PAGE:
HIV infection can also be acquired via needle sharing (putting IV drug users at risk), infected blood products (very rare in the UK) and accidental needle-stick injuries. Overall this group make up a small percentage of those with HIV/AIDs in the UK.
HIV can be passed from mothers to their baby during birth or when breastfeeding. Transfer of the virus from mother to baby is rare in the UK due to routine screening of all pregnant women. Mothers found to be HIV positive are offered ART during pregnancy and special care around the time of delivery. In the UK HIV positive mothers are advised not to breastfeed due to the small risk of possible transmission of HIV in breast milk.
HIV may not cause symptoms for many years after a person becomes infected. During this time the person is able to pass on the virus to others although they are often unaware that they are infected.
The majority of patients (around 60%) do develop symptoms shortly after exposure to HIV. This is known as primary HIV infection (PHI) or seroconversion illness. It usually occurs two to six weeks following exposure. Symptoms of PHI are very non-specific; fever, sore throat, malaise, arthralgia, lymphadenopathy. Patients may also have a blotchy rash and orogenital or perianal ulceration.
Due to its non-specific nature PHI is easy to miss – especially within a primary care context. A high level of clinical suspicion is needed to risk assess those patients who do present to healthcare professionals during this time and offer them a HIV test as appropriate. The benefit of detecting patients at this stage is that they can then be offered ART very early in the course of infection which gives them the greatest possible chance of controlling viral load, and therefore not transmitting the virus to others.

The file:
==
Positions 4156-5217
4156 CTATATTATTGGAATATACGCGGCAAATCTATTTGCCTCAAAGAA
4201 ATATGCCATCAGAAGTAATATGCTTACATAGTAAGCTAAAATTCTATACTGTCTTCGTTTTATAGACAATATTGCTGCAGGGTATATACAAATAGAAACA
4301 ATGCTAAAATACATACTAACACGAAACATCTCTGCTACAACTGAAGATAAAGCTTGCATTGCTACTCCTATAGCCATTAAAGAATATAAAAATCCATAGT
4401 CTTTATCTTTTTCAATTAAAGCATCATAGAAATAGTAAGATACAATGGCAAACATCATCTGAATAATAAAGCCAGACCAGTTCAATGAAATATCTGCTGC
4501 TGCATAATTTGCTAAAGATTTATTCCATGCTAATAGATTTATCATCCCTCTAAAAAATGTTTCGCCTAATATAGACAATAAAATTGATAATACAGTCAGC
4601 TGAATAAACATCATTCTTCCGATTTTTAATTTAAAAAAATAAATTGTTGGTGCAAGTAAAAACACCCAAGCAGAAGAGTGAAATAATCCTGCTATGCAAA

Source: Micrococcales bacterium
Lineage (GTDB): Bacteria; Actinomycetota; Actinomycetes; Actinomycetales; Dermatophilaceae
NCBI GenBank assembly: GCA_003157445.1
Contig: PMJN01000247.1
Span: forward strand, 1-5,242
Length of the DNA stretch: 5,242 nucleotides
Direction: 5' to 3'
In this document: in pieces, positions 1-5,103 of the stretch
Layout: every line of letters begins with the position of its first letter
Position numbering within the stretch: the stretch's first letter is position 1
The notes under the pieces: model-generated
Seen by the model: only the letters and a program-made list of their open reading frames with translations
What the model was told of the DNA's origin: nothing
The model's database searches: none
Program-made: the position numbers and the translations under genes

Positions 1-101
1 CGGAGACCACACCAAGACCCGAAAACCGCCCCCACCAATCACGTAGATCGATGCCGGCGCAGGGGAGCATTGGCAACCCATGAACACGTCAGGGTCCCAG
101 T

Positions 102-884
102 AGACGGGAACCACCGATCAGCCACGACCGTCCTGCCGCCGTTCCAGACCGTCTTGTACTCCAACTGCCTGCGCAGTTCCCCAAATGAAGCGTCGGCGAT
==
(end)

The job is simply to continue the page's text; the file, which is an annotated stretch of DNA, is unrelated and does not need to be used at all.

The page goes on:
Conditions associated with chronic HIV infection
As previously stated, individuals may remain asymptomatic for many years during which time the infection is difficult to detect clinically. Over time, as their immune system is compromised, individuals infected with the HIV virus become vulnerable to certain infections and cancers. The following are more common presentations:
1. Pneumocystis pneumonia (PCP) – this is a potentially life-threatening infection which may be difficult to detect in primary care. Symptoms usually progress slowly over several weeks. Presentation is a dry cough with shortness of breath and decreased exercise tolerance. Due to its potential severity any patient suspected of having PCP should be referred urgently to hospital for further tests.
2. Tuberculosis – more common in those with concurrent HIV infection and there is a greater propensity for this infection to be extra-pulmonary (ie not confined to the lungs) in patients with HIV.
3. Other chest infections – any community acquired chest infection is more common in immunosuppressed patients.
4. Neurological and visual symptoms – patients infected with HIV may present with a variety of neurological symptoms caused by infection or tumour growth. These include; headache, neck stiffness and photophobia, focal neurological signs, peripheral neuropathy, fits, confusion and memory loss.
5. Kaposi’s sarcoma – these are dark purple or brown lumps in the skin. They may look like bruises but feel harder. They may affect any area of skin and are also found in the mouth and in any part of the gastro-intestinal tract (see case study example).